Penny shares are typically growing companies with limited cash and resources. In other words, most penny shares are high-risk investments with low trading volumes and limited attention from investors. Some brokers stipulate that a penny share must have a value below some limit, whereas others may specify an upper limit on their market capitalisation.
The essence of these companies are that they will most probably have only a small amount of tangible assets and a short history. This is in contrast to shares in large blue-chip companies which will have the stability of a large amount of assets and a long trading history to fall back on. This is why penny shares are such a volatile proposition, the same thing which makes them so exciting.
Young or New Issue Shares
Most penny shares and small cap stocks will be young companies which have been trading for a short period of time. Most companies would have at one point started out as penny shares before they grew. The potential of a penny share can be limitless.
These are companies which were once performing very well and have now fallen out of favour. With the share price tumbling, these companies then offer the potential that they can be turned around, usually through business restructuring.
These are shares that rise and fall in value according to the economic conditions or business cycle. Investors will ideally look to invest in the stocks at the bottom of the cycle before the upturn.
These are stocks that tend to do well in periods of economic depression. They are generally companies whose products or services enjoy steady demand. Defensive shares can be found in industries such as food and utilities - things that consumers still use in bad times.
Many penny shares are listed on the Alternative Investment Market (AIM). This is a market which opened in 1995 specifically to give smaller, younger companies access to the public markets and helps to increase their profile and credibility as well as making it eligible for a number of tax benefits.
Some of the companies may be listed on the London Stock Exchange's Main Market - the UK stock market. The main market differs from AIM in that the company would need a minimum market capitalisation as well as having a minimum of 25% of its shares in the public domain. The LSE will also only admit companies with a 3 year historical trading history. The AIM is more lightly regulated.
A further market where Penny Shares may be traded is on the Off Exchange (OFEX). This is an independent market which concentrates on small and medium enterprises and will also include many companies from outside the UK and around the world. OFEX is not a regulated market and companies on it are officially 'unlisted', although they may make it to the Main Market eventually.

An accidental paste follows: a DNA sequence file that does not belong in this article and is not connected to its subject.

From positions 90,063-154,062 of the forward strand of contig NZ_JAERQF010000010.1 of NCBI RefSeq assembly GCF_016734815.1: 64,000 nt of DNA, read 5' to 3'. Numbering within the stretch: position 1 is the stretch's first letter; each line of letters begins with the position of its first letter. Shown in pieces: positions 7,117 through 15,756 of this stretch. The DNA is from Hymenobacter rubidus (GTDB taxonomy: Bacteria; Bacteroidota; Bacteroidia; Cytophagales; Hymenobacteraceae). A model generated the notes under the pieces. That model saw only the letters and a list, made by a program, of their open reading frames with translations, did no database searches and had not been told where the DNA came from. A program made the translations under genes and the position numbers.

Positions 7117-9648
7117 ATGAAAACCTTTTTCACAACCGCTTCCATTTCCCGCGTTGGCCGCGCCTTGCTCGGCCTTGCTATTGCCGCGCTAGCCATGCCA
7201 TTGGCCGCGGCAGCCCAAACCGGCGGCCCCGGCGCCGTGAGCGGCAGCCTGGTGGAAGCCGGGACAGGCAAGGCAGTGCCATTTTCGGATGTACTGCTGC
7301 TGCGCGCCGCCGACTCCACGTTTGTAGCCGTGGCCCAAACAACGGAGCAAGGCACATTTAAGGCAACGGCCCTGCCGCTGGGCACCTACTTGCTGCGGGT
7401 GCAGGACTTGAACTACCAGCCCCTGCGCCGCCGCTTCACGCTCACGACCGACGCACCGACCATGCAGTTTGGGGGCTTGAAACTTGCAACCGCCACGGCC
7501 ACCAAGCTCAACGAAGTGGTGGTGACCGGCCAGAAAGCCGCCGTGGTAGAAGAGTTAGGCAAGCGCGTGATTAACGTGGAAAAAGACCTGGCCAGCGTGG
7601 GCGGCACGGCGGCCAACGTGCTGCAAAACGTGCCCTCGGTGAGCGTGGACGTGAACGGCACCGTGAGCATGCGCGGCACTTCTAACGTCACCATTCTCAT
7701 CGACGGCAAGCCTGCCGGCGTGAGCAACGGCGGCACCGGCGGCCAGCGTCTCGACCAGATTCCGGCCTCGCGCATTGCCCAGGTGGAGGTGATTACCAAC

Penny Share investing can be very exciting. It is a great buzz to watch a stock rise in value from a few pence up to a few pounds. However, the possibilities of growth can often be matched by the inherent risks.
Penny shares generally have a thin market. A stock priced at 10p may rise 50% on good news, whereas a larger blue chip stock share price will not. Conversely, the penny share can fall more sharply than the larger stocks. Its price at any given time may in fact bear no relation to the stock's underlying value.
Because penny shares are thinly traded, they can be targeted by people wishing to manipulate the price. The internet has made it easier to perpetuate these penny share scams. The way it is done is by pumping and dumping. Unethical individuals or organisations drive interest in the shares by using websites, press releases and e-mails. The increased demand pushes up the value of the shares before the organisation or individual sells them at a profit. If you are considering buying penny shares you need to be vigilant of these factors.
One of the most glaring examples of a penny share being pumped is the stock LEXG, a lithium exploration company. This has been named as the biggest penny stock promotion of all time. It was promoted on a massive scale, and at one point had a market capitalisation of over $300 million. Its revenues, on the other hand, posted months earlier were nil!
Liquidity is the ease with which an asset can be turned into cash. Penny shares usually have low liquidity which means that there will be a great difference between its bid and sell price. As there are usually few buyers for penny shares, the sell price will fall until a buyer can be found.
Be prepared to lose money if you invest in penny shares. It is recommended that you already have experience in dealing stocks and shares. Some schools of though recommend that you do not invest more than 20% of your entire share portfolio in these speculative shares. If you cannot afford to lose any of your capital, have little or no assets, or you are a student or not in steady employment then you should not be thinking about dealing in penny shares. You should never borrow money to invest in penny shares.Some people see them as 'hobby' stocks and invest in them using their spare cash.